Fifth Sunday of Easter

In the Gospel this evening we have a guiding principal summed up in one word: Love. The greatest of human realities are often summed up in the smallest of words. Little words mean a lot; for example, war, hate envy, joy, etc. Love is not the easiest commandment, because love always demands a response. In the emotional side of our human nature there are two basic tendencies: a tendency to be loved and a tendency to love. People tend to see the problem of love as being loved rather than being a loving person. Hence all their efforts go into making themselves loveable through being successful, or glamorous or powerful or rich. How many likes did we get on Facebook for our post? We feel loved when we have so many followers on Instagram and Twitter. And so they end up without love, for they are loved not for themselves but for something they possess or that they have achieved. Where as if they became loving people, they would be loved, and loved for themselves. Love brings out the best in the one who loves. People are at their best and brightest when they love. Love is a choice, not a feeling. But to refuse to love is to begin to die. The greatest enemy of love is indifference and egoism.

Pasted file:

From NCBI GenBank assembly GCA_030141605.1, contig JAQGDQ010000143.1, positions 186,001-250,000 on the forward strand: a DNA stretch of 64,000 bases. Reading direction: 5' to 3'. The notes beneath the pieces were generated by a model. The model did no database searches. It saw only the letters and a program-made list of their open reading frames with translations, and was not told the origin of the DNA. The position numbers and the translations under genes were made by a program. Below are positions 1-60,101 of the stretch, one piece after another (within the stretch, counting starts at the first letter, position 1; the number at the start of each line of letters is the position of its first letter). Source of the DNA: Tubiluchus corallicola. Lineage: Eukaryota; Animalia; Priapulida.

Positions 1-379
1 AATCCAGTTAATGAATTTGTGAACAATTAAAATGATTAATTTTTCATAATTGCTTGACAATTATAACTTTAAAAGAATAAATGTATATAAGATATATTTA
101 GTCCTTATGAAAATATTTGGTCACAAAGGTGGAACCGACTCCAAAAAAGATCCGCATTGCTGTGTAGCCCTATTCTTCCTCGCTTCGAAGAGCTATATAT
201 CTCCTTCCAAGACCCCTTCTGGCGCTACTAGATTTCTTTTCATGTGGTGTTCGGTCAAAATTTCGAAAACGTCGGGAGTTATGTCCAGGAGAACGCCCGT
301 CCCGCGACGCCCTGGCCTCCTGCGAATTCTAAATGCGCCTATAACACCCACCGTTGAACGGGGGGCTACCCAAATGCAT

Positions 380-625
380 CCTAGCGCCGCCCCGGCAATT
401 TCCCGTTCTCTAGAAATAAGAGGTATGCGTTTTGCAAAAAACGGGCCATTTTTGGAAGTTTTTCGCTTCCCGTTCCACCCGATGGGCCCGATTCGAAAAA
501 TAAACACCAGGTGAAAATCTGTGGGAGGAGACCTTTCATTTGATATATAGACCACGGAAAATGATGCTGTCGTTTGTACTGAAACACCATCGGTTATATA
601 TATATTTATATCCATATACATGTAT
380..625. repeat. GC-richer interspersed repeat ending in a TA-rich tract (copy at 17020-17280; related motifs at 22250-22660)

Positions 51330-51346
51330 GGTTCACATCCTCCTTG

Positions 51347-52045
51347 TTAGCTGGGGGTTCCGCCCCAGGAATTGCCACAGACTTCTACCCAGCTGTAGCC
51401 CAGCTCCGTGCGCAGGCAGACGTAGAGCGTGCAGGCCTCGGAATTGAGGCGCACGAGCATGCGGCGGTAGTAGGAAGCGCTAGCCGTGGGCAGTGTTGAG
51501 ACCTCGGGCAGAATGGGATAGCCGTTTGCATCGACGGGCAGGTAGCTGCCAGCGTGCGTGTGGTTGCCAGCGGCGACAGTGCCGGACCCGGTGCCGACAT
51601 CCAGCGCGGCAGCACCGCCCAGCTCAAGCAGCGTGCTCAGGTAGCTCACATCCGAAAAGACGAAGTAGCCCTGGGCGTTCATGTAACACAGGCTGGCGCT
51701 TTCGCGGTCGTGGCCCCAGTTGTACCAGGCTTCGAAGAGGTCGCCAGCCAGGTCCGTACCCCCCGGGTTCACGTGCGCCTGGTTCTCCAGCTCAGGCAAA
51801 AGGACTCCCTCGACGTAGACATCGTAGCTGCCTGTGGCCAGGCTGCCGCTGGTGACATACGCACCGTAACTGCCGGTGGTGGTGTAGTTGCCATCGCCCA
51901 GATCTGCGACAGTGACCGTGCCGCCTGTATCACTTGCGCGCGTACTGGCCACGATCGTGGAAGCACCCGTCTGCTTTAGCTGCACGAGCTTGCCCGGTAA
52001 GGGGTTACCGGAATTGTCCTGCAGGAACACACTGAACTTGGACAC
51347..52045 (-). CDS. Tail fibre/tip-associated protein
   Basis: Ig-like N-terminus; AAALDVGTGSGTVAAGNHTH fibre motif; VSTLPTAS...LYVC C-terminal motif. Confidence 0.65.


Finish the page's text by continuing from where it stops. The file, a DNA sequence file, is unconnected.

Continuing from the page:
A frail old man went to live with his son, daughter-in-law, and four-year grandson. The old man’s hands trembled, his eyesight was blurred, and his step faltered. The family ate together at the table. But the elderly grandfather’s shaky hands and failing sight made eating difficult. Peas rolled off his spoon onto the floor. When he grasped the glass, milk spilled on the tablecloth. The son and daughter-in-law became irritated with the mess “We must do something about Grandfather,” said the son. I’ve had enough of his spilled milk, noisy eating, and food on the floor. So the husband and wife set a small table in the corner. There, Grandfather ate alone while the rest of the family enjoyed dinner. Since Grandfather had broken a dish or two, his food was served in a wooden bowl. When the family glanced in Grandfather’s direction, sometimes he had a tear in his eye as he sat alone. Still, the only words the couple had for him were sharp admonitions when he dropped a fork or spilled food. The four-year-old watched it all in silence. One evening before supper, the father noticed his son playing with wood scraps on the floor. He asked the child sweetly, “What are you making?” Just as sweetly, the boy responded, “Oh, I am making a little bowl for you and Mama to eat your food when I grow up.” The four-year-old smiled and went back to work. The words so struck the parents that they were speechless. Then tears started to stream down their cheeks. Though no word was spoken, both knew what must be done. That evening the husband took Grandfather’s hand and gently led him back to the family table. For the remainder of his days he ate every meal with the family. And for some reason, neither husband nor wife seemed to care any longer when a fork was dropped, milk spilled, or the tablecloth soiled. Children are remarkably perceptive. Their eyes ever observe, their ears ever listen, and their minds ever process the messages they absorb. If they see us patiently provide a happy home atmosphere for family members, they will imitate that attitude for the rest of their lives. The wise parent realizes that every day the building blocks are being laid for the child’s future. Let’s be wise builders and role models.